Here’s a familiar scenario: a victim receives an unsolicited message offering easy cash. The temptation overrides their common sense, and they find themselves caught by a clever scheme and robbed of their own money. This sounds like a tale of spammers in the digital age, but our latest eBook release, Counterfeit Money, shows that similar trickery was afoot in the age of the telegraph.
Part of the Multum in Parvo Library, the self-described “smallest periodical in the world,” this new digital edition of a 19th-century chapbook was created with the help of the Distributed Proofreaders volunteers, and can now be read online or downloaded through Project Gutenberg.
Our latest Project Gutenberg release, produced with the help of Distributed Proofreaders, is The Senator’s Favorite, a rare sequel in the output of prolific story paper author Mrs. Alex. McVeigh Miller, following on from her much earlier novel, The Senator’s Bride.
While the previous novel’s happy ending left a fairly obvious setup for where a sequel might lead, The Senator’s Favorite does not follow this path of least resistance. Instead, it largely sets up a whole new generation of characters, with the leads of the earlier story having relatively limited roles. Surprisingly (in a novel that otherwise follows the expected melodramatic formula), the story provides sad fates for some of the previous novel’s protagonists; Mrs. Miller wrote in her autobiography of feeling frustration with the unrealistic requirement for a happy ending to every story, and it seems that this sequel gave her a rare opportunity to retroactively work around that necessity.
The complete text of the book is now available for online reading or download through Project Gutenberg.
Our newest Distributed Proofreaders project is Counterfeit Money, another chapbook from the Multum in Parvo Library, the same series that brought us Secrets of the Harem.
If you are interested in helping to create a new electronic text of this exposé of the “green goods” business, you can first read our earlier blog post about how the proofreading process works, and then you can join in the work at the project page.
Our latest contribution to Project Gutenberg (with the assistance of the Distributed Proofreaders) is The Secrets of the Harem, one of the tiny chapbooks that made up the Multum in Parvo Library, the self-proclaimed ” smallest magazine in the world” from the late 19th century.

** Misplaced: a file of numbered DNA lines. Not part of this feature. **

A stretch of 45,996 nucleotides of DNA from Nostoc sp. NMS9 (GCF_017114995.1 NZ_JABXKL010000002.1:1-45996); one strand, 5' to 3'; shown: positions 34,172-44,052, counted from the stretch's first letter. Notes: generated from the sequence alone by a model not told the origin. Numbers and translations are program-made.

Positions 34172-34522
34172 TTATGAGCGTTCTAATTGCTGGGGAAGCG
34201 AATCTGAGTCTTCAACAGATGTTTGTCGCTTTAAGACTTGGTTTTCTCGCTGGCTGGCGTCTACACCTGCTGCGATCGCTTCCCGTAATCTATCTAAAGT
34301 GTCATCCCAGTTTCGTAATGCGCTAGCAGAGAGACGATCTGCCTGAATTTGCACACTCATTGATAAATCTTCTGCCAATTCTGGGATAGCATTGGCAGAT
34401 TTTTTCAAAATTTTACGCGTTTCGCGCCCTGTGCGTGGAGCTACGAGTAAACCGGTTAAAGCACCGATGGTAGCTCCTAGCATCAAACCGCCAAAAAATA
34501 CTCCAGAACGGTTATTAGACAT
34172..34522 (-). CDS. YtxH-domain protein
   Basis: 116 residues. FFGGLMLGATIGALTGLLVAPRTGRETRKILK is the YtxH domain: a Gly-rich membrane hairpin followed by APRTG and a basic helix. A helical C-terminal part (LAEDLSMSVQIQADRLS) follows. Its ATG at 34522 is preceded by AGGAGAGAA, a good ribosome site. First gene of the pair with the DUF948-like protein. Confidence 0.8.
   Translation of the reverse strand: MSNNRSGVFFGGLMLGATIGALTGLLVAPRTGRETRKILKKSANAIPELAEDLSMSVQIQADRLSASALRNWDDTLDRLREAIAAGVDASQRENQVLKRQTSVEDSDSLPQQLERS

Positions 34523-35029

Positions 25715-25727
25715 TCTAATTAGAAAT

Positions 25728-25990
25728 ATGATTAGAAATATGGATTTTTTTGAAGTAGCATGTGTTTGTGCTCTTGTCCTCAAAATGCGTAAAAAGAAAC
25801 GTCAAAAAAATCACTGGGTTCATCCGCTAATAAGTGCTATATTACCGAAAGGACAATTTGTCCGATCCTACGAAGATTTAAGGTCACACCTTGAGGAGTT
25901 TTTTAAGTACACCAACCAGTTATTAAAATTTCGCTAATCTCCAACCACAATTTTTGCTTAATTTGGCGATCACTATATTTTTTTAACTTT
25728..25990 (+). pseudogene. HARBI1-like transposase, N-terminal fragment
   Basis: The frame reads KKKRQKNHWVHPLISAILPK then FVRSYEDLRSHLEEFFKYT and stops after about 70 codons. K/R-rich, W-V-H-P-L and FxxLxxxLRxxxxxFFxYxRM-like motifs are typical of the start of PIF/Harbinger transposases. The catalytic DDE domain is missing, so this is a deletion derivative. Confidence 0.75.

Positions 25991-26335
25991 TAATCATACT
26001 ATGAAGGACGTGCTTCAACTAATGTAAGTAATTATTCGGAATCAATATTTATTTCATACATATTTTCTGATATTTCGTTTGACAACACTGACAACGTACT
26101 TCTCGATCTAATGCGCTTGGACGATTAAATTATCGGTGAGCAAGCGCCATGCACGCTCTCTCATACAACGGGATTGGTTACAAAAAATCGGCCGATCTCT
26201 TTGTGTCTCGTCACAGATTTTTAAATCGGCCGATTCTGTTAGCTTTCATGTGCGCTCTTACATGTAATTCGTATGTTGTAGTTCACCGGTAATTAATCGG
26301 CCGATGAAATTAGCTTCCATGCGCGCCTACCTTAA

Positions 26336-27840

The text of the book appears to be drawn from multiple sources, and none of it offers the sensationalism that one might expect based on the title. The longest piece is a description of Turkish harem life, presumably written by a Western woman. This is followed by three shorter and more technical pieces describing harem structure and terminology. The booklet is then filled out with advertising and some short essays and poetry completely unrelated to harem life.
The complete text (only about 3,500 words) can be read online or downloaded through Project Gutenberg.
Our latest Distributed Proofreaders project is a tiny chapbook from the Multum in Parvo Library, which described itself as “the smallest magazine in the world” and covered an unusual assortment of subject matter. The particular issue in question is The Secrets of the Harem, a work which was almost certainly intended to pique the curiosity of its audience rather than convey useful or accurate information. Regardless of its utility or political correctness, it remains an interesting piece of ephemera, showing one of the ways publishers tried to entice readers in the late 19th century.
To help create a new electronic edition of this text, first read how the process works in this earlier blog post, then join in the work at the project page.